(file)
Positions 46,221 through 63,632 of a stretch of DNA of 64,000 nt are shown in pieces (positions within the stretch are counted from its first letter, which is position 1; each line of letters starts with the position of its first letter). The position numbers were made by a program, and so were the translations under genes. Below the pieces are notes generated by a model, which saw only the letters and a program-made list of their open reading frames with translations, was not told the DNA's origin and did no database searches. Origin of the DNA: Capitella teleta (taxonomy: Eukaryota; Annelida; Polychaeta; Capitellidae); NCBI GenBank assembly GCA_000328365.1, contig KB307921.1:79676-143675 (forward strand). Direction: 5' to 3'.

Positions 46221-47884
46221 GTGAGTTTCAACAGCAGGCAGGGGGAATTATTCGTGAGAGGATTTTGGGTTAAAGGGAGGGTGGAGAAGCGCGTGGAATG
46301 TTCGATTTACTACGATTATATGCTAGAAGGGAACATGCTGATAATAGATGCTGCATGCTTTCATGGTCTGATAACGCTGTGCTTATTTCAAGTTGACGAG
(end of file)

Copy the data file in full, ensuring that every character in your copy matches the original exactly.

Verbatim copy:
Positions 46,221 through 63,632 of a stretch of DNA of 64,000 nt are shown in pieces (positions within the stretch are counted from its first letter, which is position 1; each line of letters starts with the position of its first letter). The position numbers were made by a program, and so were the translations under genes. Below the pieces are notes generated by a model, which saw only the letters and a program-made list of their open reading frames with translations, was not told the DNA's origin and did no database searches. Origin of the DNA: Capitella teleta (taxonomy: Eukaryota; Annelida; Polychaeta; Capitellidae); NCBI GenBank assembly GCA_000328365.1, contig KB307921.1:79676-143675 (forward strand). Direction: 5' to 3'.

Positions 46221-47884
46221 GTGAGTTTCAACAGCAGGCAGGGGGAATTATTCGTGAGAGGATTTTGGGTTAAAGGGAGGGTGGAGAAGCGCGTGGAATG
46301 TTCGATTTACTACGATTATATGCTAGAAGGGAACATGCTGATAATAGATGCTGCATGCTTTCATGGTCTGATAACGCTGTGCTTATTTCAAGTTGACGAG